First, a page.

By way of example, imagine turning on cable at night and wanting to watch “world news” and having 3000 channels that provided that- would anyone of them be worth anything- NO! Sure, some are better than others, but each would own a slice of the pie and ultimately, that slice would be so minuscule that it wouldn’t be worth the plate it was served on.
    And there’s the problem with the “citizen journalist” as the repman puts it. Everyone has something to say and with so little time to read everyone thoughts, we all just read a little bit here and there and don’t put much into anyone of them b/c that opinion is gone faster than I can hit the link to my next favorite place.
    Look at the bright side, at least this comment is one more than there was before!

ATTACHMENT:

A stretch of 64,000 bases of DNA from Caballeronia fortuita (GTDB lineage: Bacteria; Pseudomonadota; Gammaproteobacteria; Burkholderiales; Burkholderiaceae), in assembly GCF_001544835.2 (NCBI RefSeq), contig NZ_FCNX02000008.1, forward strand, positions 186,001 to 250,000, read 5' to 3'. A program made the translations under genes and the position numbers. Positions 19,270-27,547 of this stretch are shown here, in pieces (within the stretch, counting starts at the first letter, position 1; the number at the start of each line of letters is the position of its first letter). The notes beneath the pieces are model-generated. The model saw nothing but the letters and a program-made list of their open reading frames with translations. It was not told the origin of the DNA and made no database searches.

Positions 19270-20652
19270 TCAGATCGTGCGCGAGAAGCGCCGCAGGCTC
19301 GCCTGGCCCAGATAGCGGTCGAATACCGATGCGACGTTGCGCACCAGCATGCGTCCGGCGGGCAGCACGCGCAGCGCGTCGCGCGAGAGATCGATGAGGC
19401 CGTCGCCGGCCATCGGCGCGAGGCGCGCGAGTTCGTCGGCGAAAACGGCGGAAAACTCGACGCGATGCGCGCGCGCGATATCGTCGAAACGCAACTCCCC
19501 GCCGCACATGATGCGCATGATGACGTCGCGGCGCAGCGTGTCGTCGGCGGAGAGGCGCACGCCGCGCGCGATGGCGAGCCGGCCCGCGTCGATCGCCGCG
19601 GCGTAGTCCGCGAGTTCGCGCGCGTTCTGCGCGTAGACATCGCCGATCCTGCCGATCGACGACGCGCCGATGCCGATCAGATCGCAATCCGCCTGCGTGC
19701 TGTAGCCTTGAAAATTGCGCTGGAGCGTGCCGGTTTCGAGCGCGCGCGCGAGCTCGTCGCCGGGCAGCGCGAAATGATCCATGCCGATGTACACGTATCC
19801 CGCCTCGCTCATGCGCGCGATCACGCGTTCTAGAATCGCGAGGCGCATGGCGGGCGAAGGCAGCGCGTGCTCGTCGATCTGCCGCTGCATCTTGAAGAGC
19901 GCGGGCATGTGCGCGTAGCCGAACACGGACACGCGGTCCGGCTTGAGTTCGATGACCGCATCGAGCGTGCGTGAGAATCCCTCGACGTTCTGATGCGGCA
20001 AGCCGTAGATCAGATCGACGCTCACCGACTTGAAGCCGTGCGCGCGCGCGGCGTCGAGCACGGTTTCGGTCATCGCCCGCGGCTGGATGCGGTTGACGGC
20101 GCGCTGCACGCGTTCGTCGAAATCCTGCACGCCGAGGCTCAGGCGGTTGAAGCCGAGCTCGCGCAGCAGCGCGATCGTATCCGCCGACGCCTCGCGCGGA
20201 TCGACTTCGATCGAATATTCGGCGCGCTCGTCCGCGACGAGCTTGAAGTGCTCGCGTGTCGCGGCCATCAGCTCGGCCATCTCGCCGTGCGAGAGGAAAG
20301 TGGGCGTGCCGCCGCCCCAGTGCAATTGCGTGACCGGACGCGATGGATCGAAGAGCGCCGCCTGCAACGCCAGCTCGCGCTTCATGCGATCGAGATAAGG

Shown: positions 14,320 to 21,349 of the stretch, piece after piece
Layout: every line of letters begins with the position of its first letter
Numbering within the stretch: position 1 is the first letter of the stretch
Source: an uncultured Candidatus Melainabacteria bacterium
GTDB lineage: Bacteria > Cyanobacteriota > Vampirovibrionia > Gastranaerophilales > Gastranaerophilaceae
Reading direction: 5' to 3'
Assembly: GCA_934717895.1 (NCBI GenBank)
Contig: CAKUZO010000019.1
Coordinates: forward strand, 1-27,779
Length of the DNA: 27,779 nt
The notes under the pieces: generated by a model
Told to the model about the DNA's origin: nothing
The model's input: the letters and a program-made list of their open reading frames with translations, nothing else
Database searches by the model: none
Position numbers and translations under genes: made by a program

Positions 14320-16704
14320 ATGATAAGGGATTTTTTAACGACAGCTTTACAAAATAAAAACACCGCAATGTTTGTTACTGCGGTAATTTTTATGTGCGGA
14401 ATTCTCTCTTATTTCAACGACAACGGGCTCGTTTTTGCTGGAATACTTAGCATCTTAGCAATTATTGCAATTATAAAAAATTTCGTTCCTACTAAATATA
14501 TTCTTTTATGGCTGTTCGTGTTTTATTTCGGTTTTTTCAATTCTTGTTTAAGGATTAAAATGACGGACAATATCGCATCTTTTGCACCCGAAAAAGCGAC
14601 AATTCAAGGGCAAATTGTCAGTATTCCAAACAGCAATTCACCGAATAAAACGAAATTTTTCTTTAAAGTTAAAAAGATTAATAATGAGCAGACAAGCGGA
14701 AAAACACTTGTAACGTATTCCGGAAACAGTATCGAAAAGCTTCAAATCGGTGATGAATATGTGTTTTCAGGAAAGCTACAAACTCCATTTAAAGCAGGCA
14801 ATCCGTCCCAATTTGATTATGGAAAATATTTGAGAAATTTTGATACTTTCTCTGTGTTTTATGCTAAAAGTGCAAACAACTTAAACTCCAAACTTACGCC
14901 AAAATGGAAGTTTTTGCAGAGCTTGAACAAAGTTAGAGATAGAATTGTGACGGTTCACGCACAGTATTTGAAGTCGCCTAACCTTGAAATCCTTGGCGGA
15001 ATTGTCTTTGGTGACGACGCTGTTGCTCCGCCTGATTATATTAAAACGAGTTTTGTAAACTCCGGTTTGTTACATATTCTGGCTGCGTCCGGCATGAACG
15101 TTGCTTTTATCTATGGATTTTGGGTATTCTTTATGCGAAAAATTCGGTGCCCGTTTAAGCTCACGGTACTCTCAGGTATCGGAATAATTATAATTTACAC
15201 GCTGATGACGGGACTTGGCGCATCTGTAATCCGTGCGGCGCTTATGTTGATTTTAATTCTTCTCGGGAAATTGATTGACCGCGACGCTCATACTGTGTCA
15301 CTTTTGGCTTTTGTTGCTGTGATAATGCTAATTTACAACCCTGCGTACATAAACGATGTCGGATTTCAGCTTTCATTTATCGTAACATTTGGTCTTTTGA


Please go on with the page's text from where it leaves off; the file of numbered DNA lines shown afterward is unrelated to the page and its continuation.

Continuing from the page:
6. I’m with Deb. The comedy club had him back the night after his diatribe, because he said he wanted to apologize. But nary a word of regret came from his mouth. Have we forgotten that “Kramer” is a character invented by Richards? The man on the stage was not Kramer- it was Michael Richards who is clearly out of control. Is this like the Murphy Brown incident when Dan Quayle chastised single mothers such as Murphy Brown.? Michael Richards was a wizard in that role, but it spoke nothing of who he is today- and maybe who he has been all along. His apology was limp and lackluster. No one goes on for SO LONG without some sense of what they are doing. This was not a knee-jerk reaction to a heckler. This was, hopedully, the end of his career. He does not deserve any appause in any situation ever again.

  7. I’m also tired of celebs who think they can do outrageous and stupid things and then simply apologize to make everything better. They need to start thinking before opening their mouths, and they do need to face the consequences. I, for one, don’t think that his apology seemed sincere. I thought he was just thinking about how to save his career…or what’s left of it.

  8. Ask the corporate celeberity about a sing along rights to a Moody Blue song. Man, I needed some kind of a corporate judiciary system to hand out rights.